You haven't and won't lose her if you try to remember that your relationship with her father is totally separate from his relationship with her, and her relationship with you. She has a right to love you both, and see you both, and live with either one of you, without the other casting that as abusive and a rejection.

I do appreciate it must be agony, and agree you should seek counselling. But you can't blame our daughter - she hasn't done anything wrong.

freedomatacost Fri 03-Jun-11 11:41:51

Thany you everyone who has replied. Thank you Perfectstorm what u write makes a great deal of sense. However, I still think that this was not my daugthers decision. It was too fold - my ex telling her lies and manipulating her and as a teenager money matters and he is the high wage earner, still living in the family home.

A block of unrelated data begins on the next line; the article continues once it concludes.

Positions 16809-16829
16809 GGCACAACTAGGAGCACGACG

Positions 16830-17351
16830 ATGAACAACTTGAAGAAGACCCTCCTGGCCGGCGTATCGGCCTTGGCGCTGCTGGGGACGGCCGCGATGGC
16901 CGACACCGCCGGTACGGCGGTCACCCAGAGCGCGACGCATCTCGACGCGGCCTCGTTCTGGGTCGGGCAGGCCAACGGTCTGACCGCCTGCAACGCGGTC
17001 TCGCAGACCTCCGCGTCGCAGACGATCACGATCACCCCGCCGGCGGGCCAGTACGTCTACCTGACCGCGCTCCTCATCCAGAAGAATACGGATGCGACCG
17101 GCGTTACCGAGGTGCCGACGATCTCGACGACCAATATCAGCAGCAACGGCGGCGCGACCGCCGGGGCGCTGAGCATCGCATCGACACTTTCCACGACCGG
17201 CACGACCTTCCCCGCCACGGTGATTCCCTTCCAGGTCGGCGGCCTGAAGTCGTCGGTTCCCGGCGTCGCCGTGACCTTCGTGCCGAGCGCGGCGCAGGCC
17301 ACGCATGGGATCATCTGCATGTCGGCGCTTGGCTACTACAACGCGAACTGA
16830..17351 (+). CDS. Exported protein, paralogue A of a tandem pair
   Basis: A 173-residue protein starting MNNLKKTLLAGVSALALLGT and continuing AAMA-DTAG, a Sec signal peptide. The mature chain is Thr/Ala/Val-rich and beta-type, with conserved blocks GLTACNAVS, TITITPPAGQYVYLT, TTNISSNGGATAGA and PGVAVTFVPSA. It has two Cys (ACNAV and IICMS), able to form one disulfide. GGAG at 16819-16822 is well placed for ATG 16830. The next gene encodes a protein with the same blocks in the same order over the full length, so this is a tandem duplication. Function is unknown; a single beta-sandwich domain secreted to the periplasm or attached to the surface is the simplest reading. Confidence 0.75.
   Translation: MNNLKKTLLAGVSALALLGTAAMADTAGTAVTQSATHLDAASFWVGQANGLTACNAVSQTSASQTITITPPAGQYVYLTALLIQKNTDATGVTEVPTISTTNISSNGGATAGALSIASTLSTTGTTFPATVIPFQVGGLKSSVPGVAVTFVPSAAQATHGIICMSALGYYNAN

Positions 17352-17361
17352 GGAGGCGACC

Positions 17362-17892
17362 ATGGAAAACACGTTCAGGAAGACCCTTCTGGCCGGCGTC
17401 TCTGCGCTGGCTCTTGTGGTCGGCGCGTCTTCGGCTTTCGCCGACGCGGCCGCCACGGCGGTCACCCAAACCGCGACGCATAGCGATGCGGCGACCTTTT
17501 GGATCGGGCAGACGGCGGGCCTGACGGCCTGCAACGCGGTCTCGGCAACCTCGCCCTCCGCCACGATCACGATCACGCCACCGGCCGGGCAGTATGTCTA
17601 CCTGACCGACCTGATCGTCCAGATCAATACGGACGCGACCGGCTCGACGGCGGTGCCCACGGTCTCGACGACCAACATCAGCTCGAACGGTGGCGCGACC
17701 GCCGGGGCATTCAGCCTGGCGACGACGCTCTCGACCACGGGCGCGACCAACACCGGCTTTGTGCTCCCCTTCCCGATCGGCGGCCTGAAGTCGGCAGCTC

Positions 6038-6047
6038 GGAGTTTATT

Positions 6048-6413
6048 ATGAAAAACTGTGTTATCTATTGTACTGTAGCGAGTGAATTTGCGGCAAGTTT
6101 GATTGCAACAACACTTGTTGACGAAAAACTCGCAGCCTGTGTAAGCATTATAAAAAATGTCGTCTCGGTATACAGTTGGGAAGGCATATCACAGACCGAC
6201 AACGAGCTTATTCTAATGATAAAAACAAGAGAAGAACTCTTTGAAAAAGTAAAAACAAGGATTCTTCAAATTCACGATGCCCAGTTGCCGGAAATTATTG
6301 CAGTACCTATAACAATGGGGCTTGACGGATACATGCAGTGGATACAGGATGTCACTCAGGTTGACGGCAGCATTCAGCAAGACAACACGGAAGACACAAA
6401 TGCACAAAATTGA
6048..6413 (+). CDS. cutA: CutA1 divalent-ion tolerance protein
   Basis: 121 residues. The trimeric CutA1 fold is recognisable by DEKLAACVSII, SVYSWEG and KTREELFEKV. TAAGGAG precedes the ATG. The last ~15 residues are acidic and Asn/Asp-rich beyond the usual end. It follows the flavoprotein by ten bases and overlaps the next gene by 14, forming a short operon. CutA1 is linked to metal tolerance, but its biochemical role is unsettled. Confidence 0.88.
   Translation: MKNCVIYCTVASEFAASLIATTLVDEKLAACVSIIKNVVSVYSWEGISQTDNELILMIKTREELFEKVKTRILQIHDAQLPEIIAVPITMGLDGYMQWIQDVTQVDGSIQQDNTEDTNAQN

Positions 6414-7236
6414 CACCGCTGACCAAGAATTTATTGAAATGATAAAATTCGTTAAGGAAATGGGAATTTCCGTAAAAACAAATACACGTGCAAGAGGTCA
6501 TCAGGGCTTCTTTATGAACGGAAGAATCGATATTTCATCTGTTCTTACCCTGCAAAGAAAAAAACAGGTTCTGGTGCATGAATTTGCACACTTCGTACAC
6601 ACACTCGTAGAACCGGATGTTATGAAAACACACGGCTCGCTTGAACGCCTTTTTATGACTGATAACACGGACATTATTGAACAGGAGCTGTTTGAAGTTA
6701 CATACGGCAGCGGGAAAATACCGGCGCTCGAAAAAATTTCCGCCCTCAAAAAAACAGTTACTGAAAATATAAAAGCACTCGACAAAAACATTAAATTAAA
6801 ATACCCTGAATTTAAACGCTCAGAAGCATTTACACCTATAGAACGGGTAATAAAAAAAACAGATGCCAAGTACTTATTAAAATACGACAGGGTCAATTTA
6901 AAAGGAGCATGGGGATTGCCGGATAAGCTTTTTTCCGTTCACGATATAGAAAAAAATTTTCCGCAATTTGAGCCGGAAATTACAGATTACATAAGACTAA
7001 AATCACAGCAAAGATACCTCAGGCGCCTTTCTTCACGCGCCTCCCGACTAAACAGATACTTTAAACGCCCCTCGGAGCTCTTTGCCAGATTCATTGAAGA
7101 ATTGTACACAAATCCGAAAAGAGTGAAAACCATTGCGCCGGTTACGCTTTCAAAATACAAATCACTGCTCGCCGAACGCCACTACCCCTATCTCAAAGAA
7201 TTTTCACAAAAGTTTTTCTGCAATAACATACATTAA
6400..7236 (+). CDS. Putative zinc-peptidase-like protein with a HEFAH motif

I see my daughter, she is dirty and looks a mess, she looks and behaves like I used too - under a great deal of stress. She probably feels important and no doubt he has promised her the moon. But she is my child, I love her. I want her back. I want to look after her again. I put it out - that I love her and she can come back anythime. The nitty gritty is how could she do this, how could she chose the "nutter" over me and hurt me so much???
Thanks again for all your support

TotallyLovely Fri 03-Jun-11 12:00:09

I think maybe working on the relationship between the 2 of your may be the way to go at the moment. making it nice for her when she comes home and not being too hard on her about things. That doesn't mean letting her get away with unnacceptable behaviour but he has manipulated her into staying with him and your relationship with her is rocky at the moment which is in effect making it easier for him. She's just a kid and pretty confused by the sound of it. It doesn't sound like she is better off with him so you need to do what ever you can to get her back living at home. (I don't mean bribery or anything like that)